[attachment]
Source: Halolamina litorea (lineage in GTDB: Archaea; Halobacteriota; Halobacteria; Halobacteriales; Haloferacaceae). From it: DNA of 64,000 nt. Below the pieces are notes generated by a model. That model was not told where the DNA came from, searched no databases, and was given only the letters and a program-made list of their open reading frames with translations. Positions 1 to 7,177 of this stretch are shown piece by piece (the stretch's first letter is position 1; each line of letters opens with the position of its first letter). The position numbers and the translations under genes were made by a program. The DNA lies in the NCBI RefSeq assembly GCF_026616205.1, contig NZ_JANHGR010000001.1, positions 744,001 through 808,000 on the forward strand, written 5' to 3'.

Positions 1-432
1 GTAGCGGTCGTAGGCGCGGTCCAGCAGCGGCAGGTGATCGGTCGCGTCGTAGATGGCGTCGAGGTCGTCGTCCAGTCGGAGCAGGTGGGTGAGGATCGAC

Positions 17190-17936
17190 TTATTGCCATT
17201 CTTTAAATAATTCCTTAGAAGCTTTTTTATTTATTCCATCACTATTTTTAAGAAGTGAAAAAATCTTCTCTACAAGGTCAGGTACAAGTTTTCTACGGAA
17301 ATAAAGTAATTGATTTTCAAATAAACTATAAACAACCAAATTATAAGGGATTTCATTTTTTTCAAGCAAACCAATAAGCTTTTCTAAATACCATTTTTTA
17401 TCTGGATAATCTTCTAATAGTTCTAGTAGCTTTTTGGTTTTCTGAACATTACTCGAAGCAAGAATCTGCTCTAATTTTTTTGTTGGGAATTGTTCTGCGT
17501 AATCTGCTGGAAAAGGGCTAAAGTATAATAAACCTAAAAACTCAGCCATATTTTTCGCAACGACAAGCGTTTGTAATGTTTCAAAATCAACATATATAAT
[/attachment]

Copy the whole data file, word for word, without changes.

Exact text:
Source: Halolamina litorea (lineage in GTDB: Archaea; Halobacteriota; Halobacteria; Halobacteriales; Haloferacaceae). From it: DNA of 64,000 nt. Below the pieces are notes generated by a model. That model was not told where the DNA came from, searched no databases, and was given only the letters and a program-made list of their open reading frames with translations. Positions 1 to 7,177 of this stretch are shown piece by piece (the stretch's first letter is position 1; each line of letters opens with the position of its first letter). The position numbers and the translations under genes were made by a program. The DNA lies in the NCBI RefSeq assembly GCF_026616205.1, contig NZ_JANHGR010000001.1, positions 744,001 through 808,000 on the forward strand, written 5' to 3'.

Positions 1-432
1 GTAGCGGTCGTAGGCGCGGTCCAGCAGCGGCAGGTGATCGGTCGCGTCGTAGATGGCGTCGAGGTCGTCGTCCAGTCGGAGCAGGTGGGTGAGGATCGAC

Positions 17190-17936
17190 TTATTGCCATT
17201 CTTTAAATAATTCCTTAGAAGCTTTTTTATTTATTCCATCACTATTTTTAAGAAGTGAAAAAATCTTCTCTACAAGGTCAGGTACAAGTTTTCTACGGAA
17301 ATAAAGTAATTGATTTTCAAATAAACTATAAACAACCAAATTATAAGGGATTTCATTTTTTTCAAGCAAACCAATAAGCTTTTCTAAATACCATTTTTTA
17401 TCTGGATAATCTTCTAATAGTTCTAGTAGCTTTTTGGTTTTCTGAACATTACTCGAAGCAAGAATCTGCTCTAATTTTTTTGTTGGGAATTGTTCTGCGT
17501 AATCTGCTGGAAAAGGGCTAAAGTATAATAAACCTAAAAACTCAGCCATATTTTTCGCAACGACAAGCGTTTGTAATGTTTCAAAATCAACATATATAAT